Whether you’re a student, recent graduate, or career-building nursing professional, professional associations can provide great benefits.
This is especially the case if you’re a student. Professional associations – like the ones for nurses, paralegals, web developers, and other disciplines – need a steady stream of new members to engage, volunteer, contribute knowledge, and assume leadership roles. In order to encourage students to consider joining, most professional associations offer steeply discounted membership rates for them, and many also sponsor student chapters at colleges and universities.
But even if you’re no longer a student, associations can help you reach all sorts of goals important to growing and advancing your career. Consider the following…
Networking. When you join an association, you often have the option to become part of the local professional chapter (and the local student chapter if you’re a student) a local chapter whose membership is often practitioners who might be potential sources of information, opportunities, and jobs. This is an easy and often highly enjoyable way to meet a great number of the local professionals in your field.
Brand- or reputation-building. Take a leadership role with the local chapter to practice and demonstrate this critical skill, or be a terrific volunteer or committee member to help you easily connect with new people and impress them with your collaborative personal skills. This will deliver two benefits: 1) it will demonstrate to potential hiring managers that you see yourself as a professional who takes his or her ability to contribute seriously (especially important for students), and 2) it will impress your fellow volunteers and committee members with your reliability, commitment, and professionalism, which will make them much more willing to put their own reputations on the line to help you land a job.
Career insights. Most professional associations provide substantial information for their members about such things as potential career paths, salary trends, issues in the profession, hiring statistics, and similar information. In addition, associations frequently have online discussion groups (which you’ll have access to) whose topics and responses will provide real-life insights into careers in your chosen field. Also, by participating in your local chapter, you’ll have an opportunity to experience what it would be like to work with your fellow members. Do people seem to enjoy their careers? Are there some people you’d especially like to work with (or not)?
Job postings. Job listings are a common feature among professional associations. Even if you’re not looking for a job right now, checking out the available jobs will give you a good sense of what skills are in demand and who’s hiring for what positions. It’s one of the fastest ways to identify whether there may be some unanticipated skills you want to master before you graduate or, if you already have, you may want to go back to pick up. Also, you can ask friends you’ve met through your local chapter what they know about potential employers.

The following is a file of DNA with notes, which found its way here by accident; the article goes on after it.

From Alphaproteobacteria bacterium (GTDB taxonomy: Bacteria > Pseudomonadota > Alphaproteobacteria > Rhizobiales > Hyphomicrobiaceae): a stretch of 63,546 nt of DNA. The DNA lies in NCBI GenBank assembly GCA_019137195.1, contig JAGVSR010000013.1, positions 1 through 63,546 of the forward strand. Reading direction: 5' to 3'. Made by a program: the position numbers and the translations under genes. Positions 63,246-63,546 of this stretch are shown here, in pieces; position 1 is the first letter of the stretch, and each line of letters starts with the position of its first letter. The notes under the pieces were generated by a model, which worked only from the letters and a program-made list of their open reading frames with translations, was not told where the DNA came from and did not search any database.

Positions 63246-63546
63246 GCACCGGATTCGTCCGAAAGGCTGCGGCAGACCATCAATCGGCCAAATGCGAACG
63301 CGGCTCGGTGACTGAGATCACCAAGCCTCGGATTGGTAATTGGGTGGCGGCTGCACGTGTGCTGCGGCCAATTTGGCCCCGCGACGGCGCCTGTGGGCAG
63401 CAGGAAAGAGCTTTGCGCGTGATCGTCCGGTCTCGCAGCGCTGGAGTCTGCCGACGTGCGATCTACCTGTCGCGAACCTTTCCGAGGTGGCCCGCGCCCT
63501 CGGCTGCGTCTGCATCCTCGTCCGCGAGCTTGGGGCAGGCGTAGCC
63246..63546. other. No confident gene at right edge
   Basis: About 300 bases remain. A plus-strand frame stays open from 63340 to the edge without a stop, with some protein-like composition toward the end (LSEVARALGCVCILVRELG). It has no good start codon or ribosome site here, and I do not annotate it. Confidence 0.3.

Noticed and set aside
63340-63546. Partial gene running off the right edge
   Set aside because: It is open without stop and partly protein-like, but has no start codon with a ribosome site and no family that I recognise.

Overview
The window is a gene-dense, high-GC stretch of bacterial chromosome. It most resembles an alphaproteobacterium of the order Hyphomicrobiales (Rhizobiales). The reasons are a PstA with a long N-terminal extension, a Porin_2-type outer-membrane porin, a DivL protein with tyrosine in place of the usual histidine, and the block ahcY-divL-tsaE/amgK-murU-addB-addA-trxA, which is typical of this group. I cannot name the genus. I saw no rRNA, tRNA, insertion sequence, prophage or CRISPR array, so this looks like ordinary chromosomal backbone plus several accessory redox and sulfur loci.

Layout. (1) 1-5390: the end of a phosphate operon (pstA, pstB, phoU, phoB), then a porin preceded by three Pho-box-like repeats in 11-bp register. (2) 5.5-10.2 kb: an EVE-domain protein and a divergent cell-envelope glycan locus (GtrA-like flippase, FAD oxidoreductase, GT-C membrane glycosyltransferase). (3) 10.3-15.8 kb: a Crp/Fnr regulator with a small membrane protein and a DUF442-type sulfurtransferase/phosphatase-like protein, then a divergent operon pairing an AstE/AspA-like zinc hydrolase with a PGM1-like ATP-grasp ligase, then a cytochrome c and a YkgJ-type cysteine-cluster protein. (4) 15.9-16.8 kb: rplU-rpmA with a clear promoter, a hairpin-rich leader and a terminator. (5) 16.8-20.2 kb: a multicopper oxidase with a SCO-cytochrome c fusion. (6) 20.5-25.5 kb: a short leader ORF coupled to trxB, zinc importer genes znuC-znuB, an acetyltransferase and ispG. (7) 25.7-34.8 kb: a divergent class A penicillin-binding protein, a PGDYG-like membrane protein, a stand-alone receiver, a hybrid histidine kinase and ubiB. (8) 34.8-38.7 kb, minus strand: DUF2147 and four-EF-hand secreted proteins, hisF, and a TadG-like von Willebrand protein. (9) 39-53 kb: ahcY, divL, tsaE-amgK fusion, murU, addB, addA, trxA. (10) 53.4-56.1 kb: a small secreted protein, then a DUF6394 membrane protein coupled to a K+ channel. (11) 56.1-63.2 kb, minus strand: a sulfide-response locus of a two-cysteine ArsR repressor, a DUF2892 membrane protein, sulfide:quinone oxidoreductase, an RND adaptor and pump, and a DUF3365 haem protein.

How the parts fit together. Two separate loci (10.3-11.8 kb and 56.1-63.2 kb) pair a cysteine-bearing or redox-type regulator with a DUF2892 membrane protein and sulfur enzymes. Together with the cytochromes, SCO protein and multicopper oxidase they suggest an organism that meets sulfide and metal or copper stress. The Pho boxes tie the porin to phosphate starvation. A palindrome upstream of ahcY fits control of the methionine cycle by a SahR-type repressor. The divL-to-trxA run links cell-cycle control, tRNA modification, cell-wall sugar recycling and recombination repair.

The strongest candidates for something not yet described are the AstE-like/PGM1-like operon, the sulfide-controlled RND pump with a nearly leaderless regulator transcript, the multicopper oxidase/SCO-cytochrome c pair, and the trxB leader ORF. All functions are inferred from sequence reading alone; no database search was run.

Professional development. If you’re a student, almost everyone could use help with tuition payments, and many professional associations offer scholarships to student members. The amounts usually aren’t huge, but we all know that every little bit counts. If you’ve already graduated, explore the webinars, workshops, online discussions, and other professional development opportunities and resources many professional associations offer, often for little or no cost.
Conferences. Attending association conferences as a student can help you see your future career “in action” – what are the people like, what topics are being discussed, what areas most intrigue you, where can you see yourself contributing? Many professional associations (as well as their local chapters) offer conference scholarships to students in return for some volunteer work, so you should always check out this option first to keep costs down. If you can’t attend, then at least research the online program to think through these questions. And if you are able to go, take business cards and connect with as many people as possible!
Already graduated? Then conferences provide an opportunity to get visible by presenting or being on a panel, moderating a group discussion, or volunteering with some aspect of the conference logistics. Line up a few appointments with online friends to finally meet face-to-face, attend presentations of interest and then follow up with the speakers, and of course always have your business cards with you.
To maximize those benefits as a student
To make the most of your association memberships, you’ll want to do two things. First, make sure you list you professional memberships in your LinkedIn profile – it will further affirm the seriousness of your professional commitment. In addition, you’ll want to join the association’s LinkedIn and/or Facebook group and become an active participant.
Second, if you’re a student, remember to renew your association membership at the student rate the day before you graduate!
This article was brought to you by American Sentinel’s career coach, Kim Dority – be sure to check out her other articles for more tips.